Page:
Businesses need assistance to attract skilled candidates following the end of the furlough scheme, says Chambers Wales.
The Coronavirus Job Retention Scheme, more commonly known as furlough, came to an end on September 30 with nearly one million workers still benefiting from the support. At its peak the scheme helped pay the wages of 11.6 million employees across the UK, including 300,000 in Wales.
Following the end of furlough, businesses could bring back employees to full or part-time work on agreed terms and conditions or end their employment.
However, in certain sectors such as hospitality and logistics, some employees have made the choice not to return, leading to labour and specialised skills shortages.
Paul Slevin, President of Chambers Wales, said: “While furlough was a lifeline for many, businesses now need assistance to connect skilled candidates with their vacancies to ensure that future growth is not impacted. The end of furlough, and subsequent redundancies in certain cases, may not necessarily provide the potential labour pool that businesses expect.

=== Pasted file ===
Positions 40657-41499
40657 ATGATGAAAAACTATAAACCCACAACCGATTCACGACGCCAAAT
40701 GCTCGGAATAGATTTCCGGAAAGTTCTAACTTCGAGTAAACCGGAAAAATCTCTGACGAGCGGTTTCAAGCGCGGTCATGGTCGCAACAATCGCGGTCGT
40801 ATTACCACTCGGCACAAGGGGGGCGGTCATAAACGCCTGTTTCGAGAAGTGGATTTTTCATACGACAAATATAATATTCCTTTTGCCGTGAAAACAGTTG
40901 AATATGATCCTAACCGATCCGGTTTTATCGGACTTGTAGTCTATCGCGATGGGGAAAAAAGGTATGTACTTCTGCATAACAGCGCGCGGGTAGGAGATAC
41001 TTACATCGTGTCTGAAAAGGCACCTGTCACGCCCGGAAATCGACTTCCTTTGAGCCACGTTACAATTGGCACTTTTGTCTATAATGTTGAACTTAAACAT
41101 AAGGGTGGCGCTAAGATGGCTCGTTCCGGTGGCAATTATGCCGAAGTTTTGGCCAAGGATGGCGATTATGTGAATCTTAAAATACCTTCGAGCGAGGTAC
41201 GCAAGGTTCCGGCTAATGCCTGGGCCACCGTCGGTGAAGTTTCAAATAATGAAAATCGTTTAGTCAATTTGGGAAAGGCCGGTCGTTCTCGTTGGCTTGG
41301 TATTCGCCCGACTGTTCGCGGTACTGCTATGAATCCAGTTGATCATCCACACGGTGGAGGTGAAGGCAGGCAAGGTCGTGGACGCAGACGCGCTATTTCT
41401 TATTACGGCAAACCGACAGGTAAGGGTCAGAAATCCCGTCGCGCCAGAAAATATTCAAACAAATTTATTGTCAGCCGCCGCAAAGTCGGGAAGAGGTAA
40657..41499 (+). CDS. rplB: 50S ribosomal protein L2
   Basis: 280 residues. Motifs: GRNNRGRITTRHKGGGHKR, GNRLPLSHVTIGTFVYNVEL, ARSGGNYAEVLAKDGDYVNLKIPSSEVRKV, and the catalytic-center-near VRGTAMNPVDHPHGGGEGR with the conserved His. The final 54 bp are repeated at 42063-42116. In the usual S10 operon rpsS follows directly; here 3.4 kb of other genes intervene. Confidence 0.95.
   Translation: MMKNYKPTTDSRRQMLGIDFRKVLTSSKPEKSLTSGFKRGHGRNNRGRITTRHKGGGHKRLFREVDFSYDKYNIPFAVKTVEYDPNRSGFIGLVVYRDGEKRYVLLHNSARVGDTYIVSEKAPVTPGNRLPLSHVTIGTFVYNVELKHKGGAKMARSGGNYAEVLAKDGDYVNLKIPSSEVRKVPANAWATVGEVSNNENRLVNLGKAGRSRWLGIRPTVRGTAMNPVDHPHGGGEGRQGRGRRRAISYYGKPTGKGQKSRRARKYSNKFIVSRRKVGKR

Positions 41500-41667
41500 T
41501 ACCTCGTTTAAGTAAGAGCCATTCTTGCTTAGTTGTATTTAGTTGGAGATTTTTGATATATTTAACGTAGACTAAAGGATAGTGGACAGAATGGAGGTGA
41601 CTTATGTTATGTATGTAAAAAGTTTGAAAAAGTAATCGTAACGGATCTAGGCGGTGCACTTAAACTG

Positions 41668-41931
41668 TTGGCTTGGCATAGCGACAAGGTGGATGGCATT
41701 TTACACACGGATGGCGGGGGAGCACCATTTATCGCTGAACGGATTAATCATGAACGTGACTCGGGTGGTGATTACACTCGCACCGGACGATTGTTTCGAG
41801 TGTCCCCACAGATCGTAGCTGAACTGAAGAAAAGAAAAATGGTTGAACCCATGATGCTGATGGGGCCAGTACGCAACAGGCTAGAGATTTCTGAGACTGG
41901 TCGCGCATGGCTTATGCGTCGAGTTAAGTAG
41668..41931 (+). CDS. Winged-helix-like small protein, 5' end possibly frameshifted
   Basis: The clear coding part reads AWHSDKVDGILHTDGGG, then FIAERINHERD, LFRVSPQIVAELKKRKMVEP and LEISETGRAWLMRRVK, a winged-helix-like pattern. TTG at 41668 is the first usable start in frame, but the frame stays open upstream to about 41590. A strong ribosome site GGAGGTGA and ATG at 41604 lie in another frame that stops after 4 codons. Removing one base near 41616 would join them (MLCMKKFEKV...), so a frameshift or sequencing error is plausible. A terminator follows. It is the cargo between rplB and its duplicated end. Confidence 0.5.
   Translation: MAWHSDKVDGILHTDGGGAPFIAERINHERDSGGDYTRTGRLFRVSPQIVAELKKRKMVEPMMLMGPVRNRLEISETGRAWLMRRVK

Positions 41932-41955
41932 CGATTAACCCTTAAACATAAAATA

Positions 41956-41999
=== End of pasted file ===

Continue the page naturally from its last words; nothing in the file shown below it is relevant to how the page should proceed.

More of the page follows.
“There are many support schemes which can help arrange placements, apprenticeships and training opportunities but many SMEs who have had to adapt over the last 18 months do not have the capacity or resources themselves to put these into action and may need more targeted support. This is where organisations such as Chambers Wales can step in.”
Recent research carried out by the Chamber has revealed that over half of Welsh businesses have attempted to recruit staff during the last three months, with almost 84% experiencing difficulties in finding candidates with the appropriate skills and experience, particularly for skilled positions.
Paul Slevin added: “We need to prioritise upskilling and reskilling to combat skills and labour shortages. Businesses and education providers can both play a role in creating opportunities for skills development to meet their requirements and attract people who will contribute to business success.”